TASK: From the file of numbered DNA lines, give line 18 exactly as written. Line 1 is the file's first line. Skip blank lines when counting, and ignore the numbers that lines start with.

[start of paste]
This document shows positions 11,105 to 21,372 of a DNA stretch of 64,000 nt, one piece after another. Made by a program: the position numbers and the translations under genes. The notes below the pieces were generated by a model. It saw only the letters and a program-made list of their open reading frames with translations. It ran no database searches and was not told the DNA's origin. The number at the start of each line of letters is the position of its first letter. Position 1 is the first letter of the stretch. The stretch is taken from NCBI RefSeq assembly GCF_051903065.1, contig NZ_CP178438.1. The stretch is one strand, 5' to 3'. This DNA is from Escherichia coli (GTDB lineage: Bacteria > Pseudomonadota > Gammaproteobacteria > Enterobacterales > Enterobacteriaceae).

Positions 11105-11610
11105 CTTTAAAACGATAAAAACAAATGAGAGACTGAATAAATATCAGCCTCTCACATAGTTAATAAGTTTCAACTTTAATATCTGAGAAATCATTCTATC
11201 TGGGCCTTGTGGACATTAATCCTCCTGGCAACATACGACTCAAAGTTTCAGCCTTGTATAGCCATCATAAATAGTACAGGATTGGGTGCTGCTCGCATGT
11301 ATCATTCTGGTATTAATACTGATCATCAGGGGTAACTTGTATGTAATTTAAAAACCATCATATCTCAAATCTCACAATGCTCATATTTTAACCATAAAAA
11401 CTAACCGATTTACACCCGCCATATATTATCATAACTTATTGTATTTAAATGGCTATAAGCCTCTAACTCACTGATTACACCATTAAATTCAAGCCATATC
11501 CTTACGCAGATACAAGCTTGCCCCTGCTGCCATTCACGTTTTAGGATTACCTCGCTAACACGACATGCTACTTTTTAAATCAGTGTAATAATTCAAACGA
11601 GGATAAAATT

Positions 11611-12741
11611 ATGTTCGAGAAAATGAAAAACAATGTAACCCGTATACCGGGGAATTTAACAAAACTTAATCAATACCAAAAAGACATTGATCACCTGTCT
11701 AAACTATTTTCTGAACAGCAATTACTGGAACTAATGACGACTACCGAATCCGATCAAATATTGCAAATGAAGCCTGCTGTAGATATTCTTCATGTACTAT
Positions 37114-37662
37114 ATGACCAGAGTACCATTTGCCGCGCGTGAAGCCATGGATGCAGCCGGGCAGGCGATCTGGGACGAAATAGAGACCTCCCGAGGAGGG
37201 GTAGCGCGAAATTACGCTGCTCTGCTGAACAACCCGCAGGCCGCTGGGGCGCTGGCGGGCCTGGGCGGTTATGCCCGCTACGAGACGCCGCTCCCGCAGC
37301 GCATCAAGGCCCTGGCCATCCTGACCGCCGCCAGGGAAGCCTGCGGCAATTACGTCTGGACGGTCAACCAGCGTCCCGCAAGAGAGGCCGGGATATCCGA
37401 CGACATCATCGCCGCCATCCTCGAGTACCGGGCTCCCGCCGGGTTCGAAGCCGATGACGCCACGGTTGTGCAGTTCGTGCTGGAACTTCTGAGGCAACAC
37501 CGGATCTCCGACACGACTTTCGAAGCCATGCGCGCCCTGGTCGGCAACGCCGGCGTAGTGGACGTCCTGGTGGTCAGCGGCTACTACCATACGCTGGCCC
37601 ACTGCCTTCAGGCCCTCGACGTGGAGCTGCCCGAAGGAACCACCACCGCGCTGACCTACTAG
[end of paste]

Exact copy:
37601 ACTGCCTTCAGGCCCTCGACGTGGAGCTGCCCGAAGGAACCACCACCGCGCTGACCTACTAG